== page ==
Yes, some of the pigs are shown wearing helmets, suspiciously like the Germans' from WWII, and in some of the scenes the pigs occupy a tank or a fort--signals that these are not just simple farmers, but enemy soldiers. But not all of the pigs are combatants. There is a grandfatherly pig with a red mustache, and in later levels, a king pig with a crown. Some are children, tiny piglets. The levels alternate between military settings and very soft targets indeed. Perhaps the most disturbing scenario showed a multi-generational bunch of pigs, some civilians, some helmeted soldiers, huddling in an underground bunker. To "clear" that level, it wasn't enough to smash through the roof of wooden, glass and stone barricades--you had to kill every pig, down to the last survivor cowering in the back. I couldn’t help thinking of the Warsaw Ghetto.

The hardest level for me from the emotional standpoint was a garden scene, in which the "enemy" was doing nothing more threatening than harvesting melons, and in which a very tiny piglet occupied the far seat of a child-size tractor. Surely even the most morally-challenged army of brigands would hesitate before dropping bombs on children enjoying a day in the melon patch, although our own country's shameful history against American Indian villages should silence that naïve thought. Like most soldiers, I did my duty, but I wasn’t proud of myself, and this was not a level that I cared to replay once I "cleared" it. I’m still feeling like a veteran of My Lai. Yes, sir, I destroyed the village and all its melons to save it, sir.

As millions of game fans will attest, there is a great addictive pleasure in knocking things down. I think I speak for all of sinful humanity when I say that it is far, far more enjoyable to aim a bomb just right at the sweet spot to make an impenetrable stone wall collapse, bringing down parapets of wood and glass, and exploding that conveniently placed box of "TNT" under the kitchen table, than it is to design the wall in the first place and build it over weeks and months, stone by stone and block by block.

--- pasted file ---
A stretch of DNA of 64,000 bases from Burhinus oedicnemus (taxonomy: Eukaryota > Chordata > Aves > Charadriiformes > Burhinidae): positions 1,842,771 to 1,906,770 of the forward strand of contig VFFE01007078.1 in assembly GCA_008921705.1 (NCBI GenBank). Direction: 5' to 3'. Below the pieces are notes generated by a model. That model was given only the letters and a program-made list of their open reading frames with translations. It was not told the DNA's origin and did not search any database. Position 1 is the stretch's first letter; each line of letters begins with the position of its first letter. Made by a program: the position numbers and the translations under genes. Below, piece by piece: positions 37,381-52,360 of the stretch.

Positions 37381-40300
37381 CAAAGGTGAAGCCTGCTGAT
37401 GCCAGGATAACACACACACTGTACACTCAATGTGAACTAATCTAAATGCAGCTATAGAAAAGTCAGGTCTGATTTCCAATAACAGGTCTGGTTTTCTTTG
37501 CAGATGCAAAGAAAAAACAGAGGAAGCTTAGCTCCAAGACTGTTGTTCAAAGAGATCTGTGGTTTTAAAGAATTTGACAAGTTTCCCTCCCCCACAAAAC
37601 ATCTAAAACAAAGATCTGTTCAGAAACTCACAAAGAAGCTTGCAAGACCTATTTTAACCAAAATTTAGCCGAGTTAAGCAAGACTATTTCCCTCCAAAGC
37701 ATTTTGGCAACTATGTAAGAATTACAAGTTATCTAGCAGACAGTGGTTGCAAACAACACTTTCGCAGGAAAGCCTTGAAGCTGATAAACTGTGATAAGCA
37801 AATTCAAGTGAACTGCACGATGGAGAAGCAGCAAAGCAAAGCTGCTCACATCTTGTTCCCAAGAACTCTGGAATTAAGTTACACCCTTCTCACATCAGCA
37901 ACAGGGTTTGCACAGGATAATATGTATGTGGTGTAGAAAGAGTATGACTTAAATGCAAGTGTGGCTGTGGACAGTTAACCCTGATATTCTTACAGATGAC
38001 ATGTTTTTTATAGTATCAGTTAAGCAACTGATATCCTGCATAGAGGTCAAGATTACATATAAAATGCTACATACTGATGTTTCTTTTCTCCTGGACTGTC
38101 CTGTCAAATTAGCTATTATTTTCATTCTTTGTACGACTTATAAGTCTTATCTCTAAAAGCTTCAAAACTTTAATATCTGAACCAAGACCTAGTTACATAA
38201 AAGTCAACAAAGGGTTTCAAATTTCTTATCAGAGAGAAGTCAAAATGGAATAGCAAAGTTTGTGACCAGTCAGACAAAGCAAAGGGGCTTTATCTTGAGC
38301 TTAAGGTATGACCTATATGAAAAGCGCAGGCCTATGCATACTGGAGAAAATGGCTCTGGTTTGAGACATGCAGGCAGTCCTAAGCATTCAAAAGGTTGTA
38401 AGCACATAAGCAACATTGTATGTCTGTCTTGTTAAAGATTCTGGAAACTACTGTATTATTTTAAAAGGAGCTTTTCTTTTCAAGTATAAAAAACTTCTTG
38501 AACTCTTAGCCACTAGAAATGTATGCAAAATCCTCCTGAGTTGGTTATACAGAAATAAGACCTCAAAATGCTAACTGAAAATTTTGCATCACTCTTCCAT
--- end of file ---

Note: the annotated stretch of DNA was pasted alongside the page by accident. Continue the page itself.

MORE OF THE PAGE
When I came up for air after three days I learned, through Google and Wikipedia (how else?) that Angry Birds is a "physics" game based on an earlier game called, appropriately, Crush the Castle. While the launch weapon in Angry Birds is portrayed as a child's Y-shaped slingshot, what we're really doing is using a trebuchet, a complicated medieval siege engine that works with a counterweight and the force of gravity, to hurl a variety of modern-style warheads at the pigs. This is a well-designed game that makes the most of touch-screen technology. With the swipe of a finger, we can aim missiles, explode remote-control bombs, calculate angles and control velocity.

Perhaps because I'm a writer, I can't help being troubled by the enveloping storyline. Apparently the reason the birds are so "angry" is that the pigs are stealing their eggs. But as a native New Yorker, I have far more hostile feelings toward birds than pigs. I encounter pigs only as my favorite foods: bacon, sausages, ham and salami; but I have been pooped on by pigeons, repeatedly awakened at 5:00 AM by mating mourning doves that give new meaning to the term "screamers," and terrorized by a giant seagull at Jones Beach that deep-throated a friend's hot dog in one gulp.

If they give the pigs anti-aircraft weapons, I just might re-up.